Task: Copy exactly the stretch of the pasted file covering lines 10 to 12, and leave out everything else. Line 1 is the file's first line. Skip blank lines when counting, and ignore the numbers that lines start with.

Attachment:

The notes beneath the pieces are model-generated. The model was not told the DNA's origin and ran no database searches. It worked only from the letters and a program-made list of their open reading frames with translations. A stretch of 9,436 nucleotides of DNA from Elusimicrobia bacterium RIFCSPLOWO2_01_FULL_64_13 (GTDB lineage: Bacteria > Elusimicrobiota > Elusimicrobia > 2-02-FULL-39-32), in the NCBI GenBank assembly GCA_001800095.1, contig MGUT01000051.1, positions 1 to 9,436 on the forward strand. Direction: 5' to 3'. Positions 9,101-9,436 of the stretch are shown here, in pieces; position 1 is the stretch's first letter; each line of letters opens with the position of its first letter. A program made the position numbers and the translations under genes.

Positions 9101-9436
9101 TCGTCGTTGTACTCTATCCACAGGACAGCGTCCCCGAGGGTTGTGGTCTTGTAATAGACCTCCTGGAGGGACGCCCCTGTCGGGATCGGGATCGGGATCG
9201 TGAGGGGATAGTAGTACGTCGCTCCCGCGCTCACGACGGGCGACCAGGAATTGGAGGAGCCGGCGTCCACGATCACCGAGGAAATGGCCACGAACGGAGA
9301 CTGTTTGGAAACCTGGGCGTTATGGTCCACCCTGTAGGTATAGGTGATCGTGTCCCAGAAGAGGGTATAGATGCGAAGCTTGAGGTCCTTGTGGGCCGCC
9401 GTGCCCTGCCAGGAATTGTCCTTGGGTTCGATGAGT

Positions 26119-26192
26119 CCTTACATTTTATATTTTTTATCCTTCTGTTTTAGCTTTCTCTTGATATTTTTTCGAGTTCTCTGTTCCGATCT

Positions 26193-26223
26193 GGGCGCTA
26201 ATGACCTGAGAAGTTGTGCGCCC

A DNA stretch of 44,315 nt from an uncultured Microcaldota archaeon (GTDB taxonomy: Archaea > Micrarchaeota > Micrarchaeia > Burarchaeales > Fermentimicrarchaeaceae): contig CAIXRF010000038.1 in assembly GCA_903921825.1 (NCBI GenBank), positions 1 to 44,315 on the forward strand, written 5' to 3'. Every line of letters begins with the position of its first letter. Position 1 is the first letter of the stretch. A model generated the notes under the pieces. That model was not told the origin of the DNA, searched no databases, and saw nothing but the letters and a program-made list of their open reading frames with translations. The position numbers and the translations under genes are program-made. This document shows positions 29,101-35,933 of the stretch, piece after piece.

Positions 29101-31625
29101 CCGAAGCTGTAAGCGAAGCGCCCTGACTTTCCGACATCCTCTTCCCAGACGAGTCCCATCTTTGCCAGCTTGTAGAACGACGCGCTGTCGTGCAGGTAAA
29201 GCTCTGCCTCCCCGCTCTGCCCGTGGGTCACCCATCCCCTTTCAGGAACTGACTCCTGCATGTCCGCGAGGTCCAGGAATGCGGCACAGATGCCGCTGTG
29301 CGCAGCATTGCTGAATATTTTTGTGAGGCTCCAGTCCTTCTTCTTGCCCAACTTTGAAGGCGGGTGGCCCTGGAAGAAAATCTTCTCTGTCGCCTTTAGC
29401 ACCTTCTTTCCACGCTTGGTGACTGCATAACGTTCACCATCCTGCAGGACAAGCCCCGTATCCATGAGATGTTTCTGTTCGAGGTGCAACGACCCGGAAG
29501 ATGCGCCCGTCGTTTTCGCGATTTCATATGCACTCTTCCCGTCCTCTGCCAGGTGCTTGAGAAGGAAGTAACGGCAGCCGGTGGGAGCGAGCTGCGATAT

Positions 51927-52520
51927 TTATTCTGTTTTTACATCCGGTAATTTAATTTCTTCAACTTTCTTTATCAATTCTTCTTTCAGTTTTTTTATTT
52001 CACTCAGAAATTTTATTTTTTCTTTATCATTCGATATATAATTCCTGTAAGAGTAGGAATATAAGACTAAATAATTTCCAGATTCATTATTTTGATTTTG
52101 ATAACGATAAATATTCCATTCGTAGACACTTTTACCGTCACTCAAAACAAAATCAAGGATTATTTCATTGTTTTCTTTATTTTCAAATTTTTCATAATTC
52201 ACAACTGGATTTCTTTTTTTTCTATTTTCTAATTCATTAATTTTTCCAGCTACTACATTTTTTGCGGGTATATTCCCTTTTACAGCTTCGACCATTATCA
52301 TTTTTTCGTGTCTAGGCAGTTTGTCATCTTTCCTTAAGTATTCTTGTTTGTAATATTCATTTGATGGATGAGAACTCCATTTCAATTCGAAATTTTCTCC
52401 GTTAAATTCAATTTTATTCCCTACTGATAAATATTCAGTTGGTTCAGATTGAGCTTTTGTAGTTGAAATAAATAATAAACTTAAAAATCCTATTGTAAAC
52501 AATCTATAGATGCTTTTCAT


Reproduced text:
26193 GGGCGCTA
26201 ATGACCTGAGAAGTTGTGCGCCC

A DNA stretch of 44,315 nt from an uncultured Microcaldota archaeon (GTDB taxonomy: Archaea > Micrarchaeota > Micrarchaeia > Burarchaeales > Fermentimicrarchaeaceae): contig CAIXRF010000038.1 in assembly GCA_903921825.1 (NCBI GenBank), positions 1 to 44,315 on the forward strand, written 5' to 3'. Every line of letters begins with the position of its first letter. Position 1 is the first letter of the stretch. A model generated the notes under the pieces. That model was not told the origin of the DNA, searched no databases, and saw nothing but the letters and a program-made list of their open reading frames with translations. The position numbers and the translations under genes are program-made. This document shows positions 29,101-35,933 of the stretch, piece after piece.